BEDFORD: This is the future of the Republican Party
At a Monday conference hosted by Heritage Action, conservatives presented the policy agenda for a center-right Republican Party.
Over nearly eight hours, Sens. Mike Lee, Ted Cruz and Tim Scott, as well as Reps. Phil Roe, Tom Graves, Tom Price, Jim Jordan, Matt Salmon, Raul Labrador and Jeb Hensarling, joined with conservative scholars and leaders to present solutions for college, health care, marriage, energy, privacy, cronyism, education, federalism and, of course, the welfare state.
Republican leadership was conspicuously absent.
The Politico article on the conference opened with Speaker of the House John Boehner’s December declaration that conservative groups had “lost all credibility,” contending that the summit “is a sign that the conservative wing of the party heard Boehner loud and clear.”
But that just isn’t so.
“We heard House leadership,” one senior conservative Senate staffer told The Daily Caller. “We heard leadership, and the silence was deafening.”
Indeed, while conservatives presented their ideas at Heritage, Republican House leaders on Capitol Hill plotted to pass a clean debt-limit hike worth at least $17 trillion. The next day, Mr. Boehner joined with 199 Democrats (and only 27 other Republicans) to send the hike to the Senate.
And while the conservative conference went on, Republican Senate leaders on Capitol Hill plotted to play along with Mr. Boehner. On Wednesday, Senate Minority Leader Mitch McConnell joined with the Democrats and voted to send the hike to the president.
We guess D.C. will applaud Messrs. Boehner and McConnell for the strong leadership needed to buck their party. Finally, they were able “to get something done” — a meaningless D.C. trope that somehow insinuates passing legislation to allow for a $17 trillion debt is a good in and of itself.
“You’re not even going to clap for me for getting this monkey off our backs?” Mr. Boehner asked a lukewarm reception by Republican congressmen.
Clap for what? Despite their blustering over avoiding a government shutdown, Republican leadership knew this fight was coming for at least six months. That means they had six months to come up with a strategy. That means that what we saw this week — the complete and official abdication of all responsibility for our trillions in debt with nary a plea for mercy — is the best Republican leadership can do.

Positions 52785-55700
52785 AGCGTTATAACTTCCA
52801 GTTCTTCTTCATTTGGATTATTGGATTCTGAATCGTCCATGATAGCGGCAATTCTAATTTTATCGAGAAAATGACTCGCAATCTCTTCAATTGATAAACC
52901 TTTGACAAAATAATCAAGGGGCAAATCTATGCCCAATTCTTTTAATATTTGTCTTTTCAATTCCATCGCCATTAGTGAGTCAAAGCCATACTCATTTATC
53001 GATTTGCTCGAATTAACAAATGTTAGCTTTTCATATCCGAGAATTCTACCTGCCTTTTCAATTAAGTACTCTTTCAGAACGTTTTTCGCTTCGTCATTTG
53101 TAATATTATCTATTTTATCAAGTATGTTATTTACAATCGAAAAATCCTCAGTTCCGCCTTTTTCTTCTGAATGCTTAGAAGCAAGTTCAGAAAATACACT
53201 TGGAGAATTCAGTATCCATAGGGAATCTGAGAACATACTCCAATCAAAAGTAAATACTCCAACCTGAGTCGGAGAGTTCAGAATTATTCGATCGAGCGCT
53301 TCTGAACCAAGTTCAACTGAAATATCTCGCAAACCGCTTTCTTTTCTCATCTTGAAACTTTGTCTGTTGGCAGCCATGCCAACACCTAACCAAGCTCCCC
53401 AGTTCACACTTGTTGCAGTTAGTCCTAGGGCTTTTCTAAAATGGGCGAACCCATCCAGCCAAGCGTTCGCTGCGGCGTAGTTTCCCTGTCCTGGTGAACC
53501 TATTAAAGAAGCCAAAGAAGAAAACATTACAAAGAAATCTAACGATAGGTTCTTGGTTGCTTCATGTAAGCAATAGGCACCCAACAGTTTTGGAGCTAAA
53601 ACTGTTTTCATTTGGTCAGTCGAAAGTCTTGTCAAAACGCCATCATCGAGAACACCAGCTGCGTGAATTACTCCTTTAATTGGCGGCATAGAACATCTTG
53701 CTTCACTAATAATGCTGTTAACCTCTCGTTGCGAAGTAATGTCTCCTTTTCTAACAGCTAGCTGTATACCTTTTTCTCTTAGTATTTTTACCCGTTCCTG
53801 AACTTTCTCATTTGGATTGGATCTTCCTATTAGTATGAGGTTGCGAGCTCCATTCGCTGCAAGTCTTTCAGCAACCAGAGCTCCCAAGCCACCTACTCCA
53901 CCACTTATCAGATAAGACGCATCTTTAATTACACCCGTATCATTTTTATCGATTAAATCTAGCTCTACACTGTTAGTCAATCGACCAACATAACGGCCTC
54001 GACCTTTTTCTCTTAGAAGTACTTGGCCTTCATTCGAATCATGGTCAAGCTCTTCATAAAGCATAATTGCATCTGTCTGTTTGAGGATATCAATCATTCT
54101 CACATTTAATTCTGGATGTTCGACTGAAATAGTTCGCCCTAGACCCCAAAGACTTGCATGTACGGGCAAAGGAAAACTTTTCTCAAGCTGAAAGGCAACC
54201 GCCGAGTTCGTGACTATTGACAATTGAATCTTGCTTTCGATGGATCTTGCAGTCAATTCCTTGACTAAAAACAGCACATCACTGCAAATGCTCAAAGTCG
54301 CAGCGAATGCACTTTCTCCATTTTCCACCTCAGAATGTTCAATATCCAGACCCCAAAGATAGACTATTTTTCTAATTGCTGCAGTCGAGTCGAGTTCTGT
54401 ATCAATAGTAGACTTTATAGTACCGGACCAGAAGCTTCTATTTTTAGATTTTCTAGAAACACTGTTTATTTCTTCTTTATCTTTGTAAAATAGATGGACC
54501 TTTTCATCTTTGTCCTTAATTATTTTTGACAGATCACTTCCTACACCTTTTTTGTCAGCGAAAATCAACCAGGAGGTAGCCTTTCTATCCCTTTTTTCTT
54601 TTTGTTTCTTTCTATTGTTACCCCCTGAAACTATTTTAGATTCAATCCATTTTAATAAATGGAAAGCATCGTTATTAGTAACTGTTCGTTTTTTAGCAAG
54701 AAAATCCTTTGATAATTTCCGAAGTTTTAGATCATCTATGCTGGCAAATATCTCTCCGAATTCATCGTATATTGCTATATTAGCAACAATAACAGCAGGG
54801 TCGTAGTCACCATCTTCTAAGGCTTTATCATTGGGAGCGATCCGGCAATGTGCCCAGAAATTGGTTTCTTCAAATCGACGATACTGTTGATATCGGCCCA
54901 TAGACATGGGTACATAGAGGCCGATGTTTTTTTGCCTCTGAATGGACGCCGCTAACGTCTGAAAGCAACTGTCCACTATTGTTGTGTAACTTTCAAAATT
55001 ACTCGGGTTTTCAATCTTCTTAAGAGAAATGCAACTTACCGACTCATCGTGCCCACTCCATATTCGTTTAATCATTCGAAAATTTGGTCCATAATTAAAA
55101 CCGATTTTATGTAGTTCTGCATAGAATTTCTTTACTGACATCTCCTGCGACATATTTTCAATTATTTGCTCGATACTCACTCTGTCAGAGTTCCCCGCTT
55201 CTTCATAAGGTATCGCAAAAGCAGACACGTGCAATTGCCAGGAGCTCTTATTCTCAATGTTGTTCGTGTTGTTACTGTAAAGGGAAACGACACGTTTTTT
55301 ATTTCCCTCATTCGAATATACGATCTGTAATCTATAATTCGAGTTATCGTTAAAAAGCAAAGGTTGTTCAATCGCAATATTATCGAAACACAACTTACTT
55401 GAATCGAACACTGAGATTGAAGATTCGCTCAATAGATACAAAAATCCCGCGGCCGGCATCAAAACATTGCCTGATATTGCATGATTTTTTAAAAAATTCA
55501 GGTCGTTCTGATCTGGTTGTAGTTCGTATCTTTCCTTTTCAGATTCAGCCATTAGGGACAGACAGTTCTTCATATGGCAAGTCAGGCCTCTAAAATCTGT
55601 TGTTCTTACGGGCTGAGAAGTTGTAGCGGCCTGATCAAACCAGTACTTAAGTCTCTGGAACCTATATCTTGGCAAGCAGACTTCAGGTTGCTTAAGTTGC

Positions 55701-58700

“The fight is on the debt limit,” Rep. Paul Ryan urged in September.
And when Messrs. Cruz and Lee led the defund fight in October, Republican leadership told them to hold their fire “for the more serious fight over the debt ceiling.”
“We, as a caucus, along with our Senate counterparts, are going to meet and discuss what it is we want to get out of the debt limit,” Mr. Ryan added in December. “We don’t want nothing out of this debt limit. We’re going to decide what it is we can accomplish out of this debt-limit fight.”
“We are angry,” a senior Senate aide associated with the recent policy effort told TheDC. “We are sickened. Whose side is leadership on?”
“GOP leadership is rudderless,” one conservative strategist also associated with effort told TheDC. “Every time GOP leaders try to assert themselves, they end up caving to Obama and present no agenda. Thankfully, conservatives aren’t waiting around and have a slate of positive policies to create a real mandate for reform.”
“They say they want to focus on Obamacare, then push amnesty,” the strategist continued. “They say they want to tackle spending and debt and then push bills to raise both. It’s been the conservative members, outside groups and grassroots that have shown the only real leadership since Obama was elected.”
“We’re very disappointed,” a representative for the Republican Study Committee told a closed-door meeting of conservatives. “Our members felt like their ideas weren’t included.”
We’re not suggesting that Republicans could have won the debt limit fight outright. They could not have. The GOP does not control the Senate or the presidency. Republicans need power to affect reform. They have a chance to gain that power in 2014 and 2016, but only if they show voters that they have the solutions to their problems.
“Our people look for a cause to believe in,” Gov. Ronald Reagan told a crowd of disillusioned conservatives gathered in Washington in March 1975 — 39 years ago next month. “Is it a third party we need, or is it a new and revitalized second party, raising a banner of no pale pastels, but bold colors which make it unmistakably clear where we stand on all of the issues troubling the people?”
Republicans can only show voters that they have the solutions to their problems if they draw bold lines by, for example, explaining why unending increases in our $17 trillion debt are a very real danger to our country’s future.
Republicans can only show voters that they have the solutions to their problems if they draw bold lines by, for example, running the liberals through the ringer for their demand that limits on their debts be suspended — something no household in this country has the option to do.
But Republican leadership couldn’t even draw those bold lines for a day or two.
As the second week of February 2014 draws to a close, where is the actual leadership on the right? Under Messrs. Boehner and McConnell’s pale pastels, or under the conservatives’ bold colors?
Yes, “the conservative wing of the party heard Boehner loud and clear.”
Mr. Boehner can expect to hear back.